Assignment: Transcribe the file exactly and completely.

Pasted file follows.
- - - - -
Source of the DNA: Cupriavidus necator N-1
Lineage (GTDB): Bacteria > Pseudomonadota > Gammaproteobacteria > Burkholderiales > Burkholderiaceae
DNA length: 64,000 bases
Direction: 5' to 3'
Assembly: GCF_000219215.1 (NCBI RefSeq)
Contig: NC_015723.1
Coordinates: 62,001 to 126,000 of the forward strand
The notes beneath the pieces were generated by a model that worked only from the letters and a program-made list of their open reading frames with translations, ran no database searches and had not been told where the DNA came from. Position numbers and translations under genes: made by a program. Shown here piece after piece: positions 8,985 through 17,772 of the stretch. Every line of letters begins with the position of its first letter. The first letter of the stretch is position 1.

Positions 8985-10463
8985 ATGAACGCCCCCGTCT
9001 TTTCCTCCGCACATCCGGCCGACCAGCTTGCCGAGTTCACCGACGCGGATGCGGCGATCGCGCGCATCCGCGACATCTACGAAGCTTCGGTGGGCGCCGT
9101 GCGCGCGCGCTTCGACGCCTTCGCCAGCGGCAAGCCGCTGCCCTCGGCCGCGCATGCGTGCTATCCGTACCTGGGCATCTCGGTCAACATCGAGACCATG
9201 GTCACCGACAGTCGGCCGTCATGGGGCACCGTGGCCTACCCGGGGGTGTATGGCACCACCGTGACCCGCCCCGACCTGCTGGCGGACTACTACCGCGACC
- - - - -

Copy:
Source of the DNA: Cupriavidus necator N-1
Lineage (GTDB): Bacteria > Pseudomonadota > Gammaproteobacteria > Burkholderiales > Burkholderiaceae
DNA length: 64,000 bases
Direction: 5' to 3'
Assembly: GCF_000219215.1 (NCBI RefSeq)
Contig: NC_015723.1
Coordinates: 62,001 to 126,000 of the forward strand
The notes beneath the pieces were generated by a model that worked only from the letters and a program-made list of their open reading frames with translations, ran no database searches and had not been told where the DNA came from. Position numbers and translations under genes: made by a program. Shown here piece after piece: positions 8,985 through 17,772 of the stretch. Every line of letters begins with the position of its first letter. The first letter of the stretch is position 1.

Positions 8985-10463
8985 ATGAACGCCCCCGTCT
9001 TTTCCTCCGCACATCCGGCCGACCAGCTTGCCGAGTTCACCGACGCGGATGCGGCGATCGCGCGCATCCGCGACATCTACGAAGCTTCGGTGGGCGCCGT
9101 GCGCGCGCGCTTCGACGCCTTCGCCAGCGGCAAGCCGCTGCCCTCGGCCGCGCATGCGTGCTATCCGTACCTGGGCATCTCGGTCAACATCGAGACCATG
9201 GTCACCGACAGTCGGCCGTCATGGGGCACCGTGGCCTACCCGGGGGTGTATGGCACCACCGTGACCCGCCCCGACCTGCTGGCGGACTACTACCGCGACC